Jackson’s not the only coarse act

Published 12:00 am Friday, September 17, 2004

I’ve been so busy covering some of the Miss-Lou’s Mardi Gras krewes that people thought I was going to let some of the current issues slip by. One I cannot let fade away without a comment or two is the halftime show for the Super Bowl.

I was picking up my youngest child, Emily, from a friend’s during the halftime. As we were leaving, I saw Justin Timberlake singing and off we went. By the time we got home, we had missed the &uot;real show.&uot; Nevertheless, thanks to the world of television, Emily and I both over the next few days got to see it anyway. Did we want to see it? Nope, Janet Jackson’s breasts are of no concern to Emily or me. However, the event was replayed on every channel you turned to and screamed at us from every magazine and tabloid for the next week.

How ironic, the very newscasters who proclaimed what an awful person she was to do this knowing that kids were watching gave her the most replay time. Show after show stepped into the moral battlefield. My favorite was the night I heard someone from Hollywood say parents should have turned the channel if they were offended by the halftime show.

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At first when I heard that, I wanted to say &uot;Excuse me, I don’t remember Ms. Jackson holding up a sign that said she was preparing to show my children her breast.&uot; After a few deep breaths, I listened a little closer to what she was saying and then the near impossible happened, I found myself agreeing with her.

Did we know that Jackson was going to get skimpy on stage? Well no, we didn’t. But, had we already listened to one rapper use the word bastard several time…yes. Had we already watched several rappers grope themselves on stage…yes.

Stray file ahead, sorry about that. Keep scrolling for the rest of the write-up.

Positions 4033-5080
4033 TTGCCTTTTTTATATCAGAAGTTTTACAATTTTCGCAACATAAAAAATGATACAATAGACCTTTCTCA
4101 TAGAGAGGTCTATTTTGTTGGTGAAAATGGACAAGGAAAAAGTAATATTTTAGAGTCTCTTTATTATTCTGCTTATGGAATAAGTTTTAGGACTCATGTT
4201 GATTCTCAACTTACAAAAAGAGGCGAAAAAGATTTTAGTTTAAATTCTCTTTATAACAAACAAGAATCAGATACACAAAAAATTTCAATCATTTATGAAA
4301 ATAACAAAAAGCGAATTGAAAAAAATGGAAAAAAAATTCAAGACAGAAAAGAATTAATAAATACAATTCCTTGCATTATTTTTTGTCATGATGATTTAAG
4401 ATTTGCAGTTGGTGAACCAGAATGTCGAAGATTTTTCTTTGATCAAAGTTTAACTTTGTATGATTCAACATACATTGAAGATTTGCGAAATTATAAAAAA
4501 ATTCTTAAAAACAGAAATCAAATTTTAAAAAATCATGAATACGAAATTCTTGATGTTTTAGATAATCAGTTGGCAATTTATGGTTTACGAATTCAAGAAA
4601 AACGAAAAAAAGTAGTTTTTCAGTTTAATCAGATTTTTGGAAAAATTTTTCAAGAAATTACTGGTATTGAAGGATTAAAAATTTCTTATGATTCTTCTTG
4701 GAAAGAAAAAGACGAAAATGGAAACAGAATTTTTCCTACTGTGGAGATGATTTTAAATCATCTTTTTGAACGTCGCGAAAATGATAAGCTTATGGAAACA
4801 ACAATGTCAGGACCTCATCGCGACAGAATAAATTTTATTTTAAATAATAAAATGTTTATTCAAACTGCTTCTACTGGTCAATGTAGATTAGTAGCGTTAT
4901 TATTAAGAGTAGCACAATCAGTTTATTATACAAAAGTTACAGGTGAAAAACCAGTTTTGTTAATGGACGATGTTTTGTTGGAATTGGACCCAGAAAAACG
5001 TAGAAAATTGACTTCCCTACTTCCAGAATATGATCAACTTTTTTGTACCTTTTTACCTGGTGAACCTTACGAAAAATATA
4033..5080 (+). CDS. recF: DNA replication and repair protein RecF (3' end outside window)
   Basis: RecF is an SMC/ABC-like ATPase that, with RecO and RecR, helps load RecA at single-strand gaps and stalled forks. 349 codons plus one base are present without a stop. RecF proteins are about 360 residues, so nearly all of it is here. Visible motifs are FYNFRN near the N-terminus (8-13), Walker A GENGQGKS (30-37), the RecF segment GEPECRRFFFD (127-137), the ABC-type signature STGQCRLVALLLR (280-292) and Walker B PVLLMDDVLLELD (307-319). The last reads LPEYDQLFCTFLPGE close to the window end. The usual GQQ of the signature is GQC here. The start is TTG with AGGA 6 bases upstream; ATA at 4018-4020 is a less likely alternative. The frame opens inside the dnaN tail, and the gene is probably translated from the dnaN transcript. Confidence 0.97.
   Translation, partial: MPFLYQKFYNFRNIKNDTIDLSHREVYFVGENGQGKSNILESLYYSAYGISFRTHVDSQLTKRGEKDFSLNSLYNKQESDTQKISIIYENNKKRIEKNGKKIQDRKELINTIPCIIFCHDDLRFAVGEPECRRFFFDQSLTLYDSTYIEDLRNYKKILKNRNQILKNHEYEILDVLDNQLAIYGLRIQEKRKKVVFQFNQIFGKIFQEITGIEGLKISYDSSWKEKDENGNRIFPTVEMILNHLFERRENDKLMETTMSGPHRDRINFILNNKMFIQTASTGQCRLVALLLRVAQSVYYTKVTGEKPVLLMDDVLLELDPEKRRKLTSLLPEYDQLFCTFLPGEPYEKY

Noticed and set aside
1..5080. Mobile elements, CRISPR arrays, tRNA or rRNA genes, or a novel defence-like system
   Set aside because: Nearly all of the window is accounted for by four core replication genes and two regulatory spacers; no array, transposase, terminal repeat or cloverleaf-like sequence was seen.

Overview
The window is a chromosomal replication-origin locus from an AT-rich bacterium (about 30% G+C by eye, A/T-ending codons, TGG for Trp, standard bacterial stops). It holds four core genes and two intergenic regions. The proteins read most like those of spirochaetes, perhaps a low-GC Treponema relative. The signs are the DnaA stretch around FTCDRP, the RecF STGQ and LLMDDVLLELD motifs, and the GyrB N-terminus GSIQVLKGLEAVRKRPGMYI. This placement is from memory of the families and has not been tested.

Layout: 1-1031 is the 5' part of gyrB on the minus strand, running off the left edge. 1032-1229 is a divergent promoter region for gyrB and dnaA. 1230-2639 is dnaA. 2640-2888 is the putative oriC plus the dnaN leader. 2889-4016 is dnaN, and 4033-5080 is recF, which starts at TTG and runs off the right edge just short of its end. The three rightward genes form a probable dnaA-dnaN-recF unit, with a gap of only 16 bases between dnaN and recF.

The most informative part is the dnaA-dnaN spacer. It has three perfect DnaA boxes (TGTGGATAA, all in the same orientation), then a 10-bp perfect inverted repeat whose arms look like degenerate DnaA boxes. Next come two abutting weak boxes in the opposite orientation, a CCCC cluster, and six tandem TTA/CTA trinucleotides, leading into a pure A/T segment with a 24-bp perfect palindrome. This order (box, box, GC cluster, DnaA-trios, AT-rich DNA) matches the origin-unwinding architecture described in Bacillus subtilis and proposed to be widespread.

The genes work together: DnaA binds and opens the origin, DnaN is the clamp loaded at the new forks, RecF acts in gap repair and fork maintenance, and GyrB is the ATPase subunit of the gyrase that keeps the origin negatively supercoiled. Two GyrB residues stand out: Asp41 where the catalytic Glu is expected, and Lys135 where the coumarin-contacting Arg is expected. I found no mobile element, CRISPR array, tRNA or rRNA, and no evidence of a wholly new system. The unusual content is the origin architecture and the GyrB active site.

Were we already past the striptease cheerleaders…yes. Had we already laughed at the beer commercials with a monkey inviting a girl to &uot;go upstairs&uot; with him? And watched another commercial for another male virility pill? And did we know that MTV was producing the halftime show? So what did we really expect?

So basically, by the time Jackson’s breast was exposed for approximately five seconds, we had already been bombarded by sex and indecency. And none of us had changed our channel. Does this make her action any less uncalled for? No. But it does strike me as funny that everyone got so riled up about a female breast, but not about all the implied sex that had gone on before.

Let’s face it. When a broadcaster can charge $2.3 million for a 30-second commercial, a $25,000 fine is not likely to bother him. And not once during the next few days as I listened to the bickering about the incident did I hear one male newsman or one male at the hearings in Washington, D.C., say that they were offended by anything but the Jackson incident.

When one woman brought up the other offensive actions and commercials, they looked at her incredulously. They were simply there to discuss the Jackson &uot;incident.&uot; And how they can best protect the American public. Perhaps, we should learn to protect ourselves and re-evaluate what is or isn’t decent in our own homes.

Christina Hall

writes a weekly column for The Democrat.